Podocyte-Specific NRF2 Activity Protects Against Adriamycin-Induced Kidney Injury
- Glomerular Diseases: Podocyte Biology - I
November 02, 2023 | Location: Exhibit Hall, Pennsylvania Convention Center
Abstract Time: 10:00 AM - 12:00 PM
Category: Glomerular Diseases
- 1403 Podocyte Biology
- Hartman, Hannah L., University of Pittsburgh Department of Medicine, Pittsburgh, Pennsylvania, United States
- Bondi, Corry D., University of Pittsburgh Department of Medicine, Pittsburgh, Pennsylvania, United States
- Wang, Jiaxuan, University of Pittsburgh Department of Medicine, Pittsburgh, Pennsylvania, United States
- Tan, Roderick J., University of Pittsburgh Department of Medicine, Pittsburgh, Pennsylvania, United States
NRF2 is a key regulator of antioxidant and detoxification pathways in the kidney. KEAP1 is an endogenous inhibitor of NRF2. Various cellular stressors alter KEAP1 binding to NRF2, leading to NRF2 nuclear translocation and upregulation of target antioxidant and detoxification genes. Unexpectedly, NRF2 enhancers increased proteinuria in CKD clinical trials. Our prior work also demonstrated that global NRF2 enhancement exacerbates proteinuria in mouse models of glomerular disease. The kidney cell(s) mediating these effects are not known. Since podocytes are key cells maintaining the glomerular filtration barrier, we hypothesized that podocyte-specific NRF2 activity exacerbates proteinuria and glomerular injury.
We generated podocyte-specific KEAP1 knockout mice (Podo-KEAP1 KO) by crossing Podocin-Cre mice with Keap1 floxed mice. These mice exhibit increased NRF2 activity only in podocytes. We subjected Podo-KEAP1 KO and control littermates to either adriamycin or chronic angiotensin II infusion to induce glomerular injury and proteinuria. Kidney injury was assessed by histologic, biochemical, and molecular indices.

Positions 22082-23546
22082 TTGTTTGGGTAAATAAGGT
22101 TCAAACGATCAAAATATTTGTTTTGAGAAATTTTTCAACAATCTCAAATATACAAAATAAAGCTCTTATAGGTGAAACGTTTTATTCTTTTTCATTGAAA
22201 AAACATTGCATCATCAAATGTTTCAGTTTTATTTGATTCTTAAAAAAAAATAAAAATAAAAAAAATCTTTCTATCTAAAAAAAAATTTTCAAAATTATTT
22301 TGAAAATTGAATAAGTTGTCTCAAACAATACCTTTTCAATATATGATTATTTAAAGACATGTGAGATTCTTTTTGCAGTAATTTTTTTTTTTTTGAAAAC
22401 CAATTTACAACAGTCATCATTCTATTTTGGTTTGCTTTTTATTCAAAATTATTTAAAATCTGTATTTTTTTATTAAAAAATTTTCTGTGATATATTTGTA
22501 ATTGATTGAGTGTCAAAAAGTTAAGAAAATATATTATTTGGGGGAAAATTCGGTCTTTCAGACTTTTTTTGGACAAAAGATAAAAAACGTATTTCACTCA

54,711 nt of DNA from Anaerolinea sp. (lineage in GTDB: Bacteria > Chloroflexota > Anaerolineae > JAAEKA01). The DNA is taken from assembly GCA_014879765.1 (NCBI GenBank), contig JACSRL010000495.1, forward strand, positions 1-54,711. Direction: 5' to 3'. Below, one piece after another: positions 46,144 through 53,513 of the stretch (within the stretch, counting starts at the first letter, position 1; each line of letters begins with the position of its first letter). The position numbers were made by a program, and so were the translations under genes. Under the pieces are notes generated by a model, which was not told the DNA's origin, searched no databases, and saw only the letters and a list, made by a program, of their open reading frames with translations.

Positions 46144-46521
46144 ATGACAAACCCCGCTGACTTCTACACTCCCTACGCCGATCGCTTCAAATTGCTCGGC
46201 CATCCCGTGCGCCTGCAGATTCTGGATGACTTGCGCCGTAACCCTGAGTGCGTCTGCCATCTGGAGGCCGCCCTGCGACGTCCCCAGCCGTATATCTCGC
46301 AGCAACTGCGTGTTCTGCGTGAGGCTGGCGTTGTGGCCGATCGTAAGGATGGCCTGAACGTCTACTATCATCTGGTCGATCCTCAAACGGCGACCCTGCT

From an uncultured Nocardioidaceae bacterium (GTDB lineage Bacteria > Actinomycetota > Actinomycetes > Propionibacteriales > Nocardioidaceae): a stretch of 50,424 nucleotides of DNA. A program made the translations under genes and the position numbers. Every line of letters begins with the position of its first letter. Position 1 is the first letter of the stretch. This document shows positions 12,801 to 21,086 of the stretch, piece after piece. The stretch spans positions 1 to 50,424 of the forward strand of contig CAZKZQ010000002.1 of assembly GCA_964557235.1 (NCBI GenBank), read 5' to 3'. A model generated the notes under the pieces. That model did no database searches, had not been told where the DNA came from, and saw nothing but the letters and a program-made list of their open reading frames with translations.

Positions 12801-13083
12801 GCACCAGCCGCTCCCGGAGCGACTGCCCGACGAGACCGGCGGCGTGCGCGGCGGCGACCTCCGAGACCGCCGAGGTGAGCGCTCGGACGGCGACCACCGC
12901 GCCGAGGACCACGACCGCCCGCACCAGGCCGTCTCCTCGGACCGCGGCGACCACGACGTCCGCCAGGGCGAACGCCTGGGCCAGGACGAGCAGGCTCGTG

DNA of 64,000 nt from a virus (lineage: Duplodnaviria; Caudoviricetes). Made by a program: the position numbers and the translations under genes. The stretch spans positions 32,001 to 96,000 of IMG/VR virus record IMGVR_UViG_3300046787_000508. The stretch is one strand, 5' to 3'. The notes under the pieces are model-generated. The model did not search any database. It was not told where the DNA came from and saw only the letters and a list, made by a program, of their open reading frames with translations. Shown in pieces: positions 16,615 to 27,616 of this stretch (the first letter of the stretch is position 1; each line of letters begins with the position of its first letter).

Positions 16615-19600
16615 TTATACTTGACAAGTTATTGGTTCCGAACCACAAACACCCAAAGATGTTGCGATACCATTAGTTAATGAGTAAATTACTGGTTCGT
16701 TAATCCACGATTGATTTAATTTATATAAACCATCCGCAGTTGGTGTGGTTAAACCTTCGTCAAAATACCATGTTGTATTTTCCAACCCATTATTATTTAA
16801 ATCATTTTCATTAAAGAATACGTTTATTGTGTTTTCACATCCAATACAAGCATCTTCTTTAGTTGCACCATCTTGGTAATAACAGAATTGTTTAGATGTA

Contrary to our expectations, Podo-KEAP1 KO mice were protected against adriamycin-induced kidney injury, as demonstrated by lower levels of proteinuria, the injury marker NGAL, and fibrosis. Results from glomerular isolates reveal significantly increased antioxidant (Nqo1 and Cat) and a trend to decreased inflammatory responses (IL-1β) that may protect Podo-KEAP1 KO mice from adriamycin injury. However, in the angiotensin II model there was neither improvement nor worsening of disease.
Although prior work demonstrated that global NRF2 enhancement worsens proteinuric CKD, we now show that podocyte-specific NRF2 enhancement protects against adriamycin-induced injury. This may be due to a specific effect of podocyte NRF2 activity to reduce glomerular oxidative stress in this model. Lack of effect in the angiotensin II model suggests a different mechanism of injury. Non-podocyte effects must also mediate CKD exacerbation in both models when NRF2 is globally enhanced. Future studies will determine the cell- and disease-specific effects of NRF2 in CKD and whether podocyte-specific NRF2 can be targeted therapeutically.
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